Before you build a new house in Brisbane, find out the key facts about the property. These facts include zoning, overlays, lot size and if the property is in a neighbourhood plan. Use this information to find out if your new house project needs planning approval.
Under Brisbane City Plan 2014, a house is a dwelling house used by one household. A dwelling house includes outbuildings or works normally associated with a house (such as a carport) and may also include a secondary dwelling.
A house is not:
- caretaker's accommodation
- dual occupancy
- rooming accommodation
- short-term accommodation
- student accommodation, or
- a multiple dwelling.
The City Plan defines these separately.
A house is accepted development, if your property is in one of the following zones. It must also be compliant with identified requirements within the Brisbane City Plan 2014:
- Emerging community zone
- Low density residential zone
- Low-medium density residential zone
- Medium density residential zone
- Character residential zone
- Environmental management zone
- Rural zone
- Rural residential zone
- Township zone.
Accepted development, if complying with the identified requirements, does not require Council approval. Assessment is required to ensure the development meets the identified criteria specified in the relevant codes. You will not need anything in writing from Council to commence your house project, provided you:
- carry out a self-assessment to ensure you comply with the acceptable outcomes of the Dwelling house code, or
- if your property is a small lot, your house will need to comply with the Dwelling house (small lot) code, and
- any other applicable codes.
Overlays and neighbourhood plans
Overlays on your site and a neighbourhood plan may add design requirements or matters to be considered. These include significant vegetation, waterways and traditional building design elements, because of your site's unique features or location.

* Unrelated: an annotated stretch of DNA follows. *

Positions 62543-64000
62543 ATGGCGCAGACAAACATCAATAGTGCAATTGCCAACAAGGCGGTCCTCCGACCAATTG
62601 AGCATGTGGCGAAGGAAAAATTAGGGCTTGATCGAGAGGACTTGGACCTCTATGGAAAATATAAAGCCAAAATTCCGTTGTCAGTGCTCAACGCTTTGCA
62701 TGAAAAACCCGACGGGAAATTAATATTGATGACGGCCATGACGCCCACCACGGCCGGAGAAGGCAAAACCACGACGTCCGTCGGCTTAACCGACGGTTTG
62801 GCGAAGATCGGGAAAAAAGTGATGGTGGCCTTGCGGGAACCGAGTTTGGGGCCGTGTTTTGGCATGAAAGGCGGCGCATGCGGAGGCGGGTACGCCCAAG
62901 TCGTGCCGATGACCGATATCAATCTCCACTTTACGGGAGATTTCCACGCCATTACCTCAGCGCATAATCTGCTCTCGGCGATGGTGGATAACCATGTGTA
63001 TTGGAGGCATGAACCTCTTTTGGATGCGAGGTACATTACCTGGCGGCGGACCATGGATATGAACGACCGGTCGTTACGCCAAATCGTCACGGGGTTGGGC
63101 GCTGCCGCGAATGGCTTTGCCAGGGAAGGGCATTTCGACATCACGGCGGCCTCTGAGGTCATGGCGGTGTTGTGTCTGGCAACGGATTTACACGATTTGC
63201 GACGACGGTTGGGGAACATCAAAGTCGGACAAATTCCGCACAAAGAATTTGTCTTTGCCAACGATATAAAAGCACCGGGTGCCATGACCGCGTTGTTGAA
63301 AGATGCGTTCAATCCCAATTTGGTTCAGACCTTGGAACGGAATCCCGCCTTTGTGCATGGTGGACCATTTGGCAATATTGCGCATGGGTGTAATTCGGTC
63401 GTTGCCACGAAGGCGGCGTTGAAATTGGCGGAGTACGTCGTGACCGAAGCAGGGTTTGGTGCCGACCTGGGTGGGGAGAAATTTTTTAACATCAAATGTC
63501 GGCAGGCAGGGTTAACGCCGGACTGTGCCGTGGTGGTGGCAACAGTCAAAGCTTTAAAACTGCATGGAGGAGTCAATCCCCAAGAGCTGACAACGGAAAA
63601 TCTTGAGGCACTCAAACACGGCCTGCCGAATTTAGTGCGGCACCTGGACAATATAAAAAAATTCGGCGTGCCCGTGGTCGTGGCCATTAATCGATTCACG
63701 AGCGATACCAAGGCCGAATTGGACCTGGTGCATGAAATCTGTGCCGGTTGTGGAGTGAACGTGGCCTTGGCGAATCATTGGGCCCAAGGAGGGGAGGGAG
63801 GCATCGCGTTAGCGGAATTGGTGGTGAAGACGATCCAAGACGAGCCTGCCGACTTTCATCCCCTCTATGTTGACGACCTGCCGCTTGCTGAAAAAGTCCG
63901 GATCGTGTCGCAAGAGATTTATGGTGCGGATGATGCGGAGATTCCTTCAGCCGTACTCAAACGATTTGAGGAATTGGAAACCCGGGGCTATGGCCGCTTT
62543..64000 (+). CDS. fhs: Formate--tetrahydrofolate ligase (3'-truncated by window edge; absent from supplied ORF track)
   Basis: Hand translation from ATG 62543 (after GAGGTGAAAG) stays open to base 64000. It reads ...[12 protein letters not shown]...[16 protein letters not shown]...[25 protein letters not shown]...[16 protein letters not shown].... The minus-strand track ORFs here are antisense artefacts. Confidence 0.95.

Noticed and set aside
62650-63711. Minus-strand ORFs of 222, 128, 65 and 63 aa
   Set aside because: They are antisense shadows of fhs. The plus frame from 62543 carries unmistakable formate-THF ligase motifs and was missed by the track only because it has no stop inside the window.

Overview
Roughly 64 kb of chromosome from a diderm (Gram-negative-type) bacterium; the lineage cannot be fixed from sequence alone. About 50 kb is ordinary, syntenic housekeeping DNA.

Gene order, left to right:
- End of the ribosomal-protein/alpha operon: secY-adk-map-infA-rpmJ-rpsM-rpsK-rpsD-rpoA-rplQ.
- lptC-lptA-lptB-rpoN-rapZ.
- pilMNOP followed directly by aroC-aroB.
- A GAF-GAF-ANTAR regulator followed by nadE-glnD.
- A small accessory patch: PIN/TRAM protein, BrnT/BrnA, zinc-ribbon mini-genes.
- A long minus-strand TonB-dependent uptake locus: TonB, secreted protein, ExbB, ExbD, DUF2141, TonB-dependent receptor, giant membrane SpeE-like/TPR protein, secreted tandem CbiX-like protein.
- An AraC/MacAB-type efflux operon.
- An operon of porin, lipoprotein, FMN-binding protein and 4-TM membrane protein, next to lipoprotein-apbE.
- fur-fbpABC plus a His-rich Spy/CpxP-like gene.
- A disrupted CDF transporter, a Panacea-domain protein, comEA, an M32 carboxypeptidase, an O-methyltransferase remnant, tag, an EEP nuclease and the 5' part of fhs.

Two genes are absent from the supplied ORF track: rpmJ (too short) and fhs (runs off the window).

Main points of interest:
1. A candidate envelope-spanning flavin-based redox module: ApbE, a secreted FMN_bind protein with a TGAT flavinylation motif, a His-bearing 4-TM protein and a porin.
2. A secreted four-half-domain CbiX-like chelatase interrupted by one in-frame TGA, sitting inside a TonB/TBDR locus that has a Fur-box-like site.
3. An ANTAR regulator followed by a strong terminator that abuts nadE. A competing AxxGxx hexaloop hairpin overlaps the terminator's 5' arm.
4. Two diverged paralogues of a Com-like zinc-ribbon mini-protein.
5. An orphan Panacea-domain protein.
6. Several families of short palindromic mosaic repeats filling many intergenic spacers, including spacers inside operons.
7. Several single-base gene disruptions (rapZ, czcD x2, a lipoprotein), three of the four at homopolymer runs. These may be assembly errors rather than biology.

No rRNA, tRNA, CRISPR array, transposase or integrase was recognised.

Traditional building character overlay
If your project is in the Traditional building character overlay you need to submit a Code assessable development application to Council and comply with the Traditional building character (design) overlay code.
A PD Online property enquiry can help determine if the proposal requires Council approval. You can also phone Council on 07 3403 8888 to speak to a town planner.
Building approval is separate to planning approval. All houses, including houses on small lots, are Class 1a buildings under the Building Code of Australia. All Class 1a buildings need building approval.
Your certifier can seek a relaxation of some building requirements (e.g. minimum distances from side boundaries). This is a request to Council for a Building Work Referral Agency Response for consideration of the design and siting provisions of the Queensland Development Code (QDC).
You can save the cost of a separate building application at a later date, by including details of other structures you have in mind. These can include sheds, garages, carports, or other structures. These are often subject to building approval if constructed separately.
If a planning application is required, this type of development may be suitable for fast-tracked assessment using the RiskSMART process.
For more information, read Council's Houses fact sheet.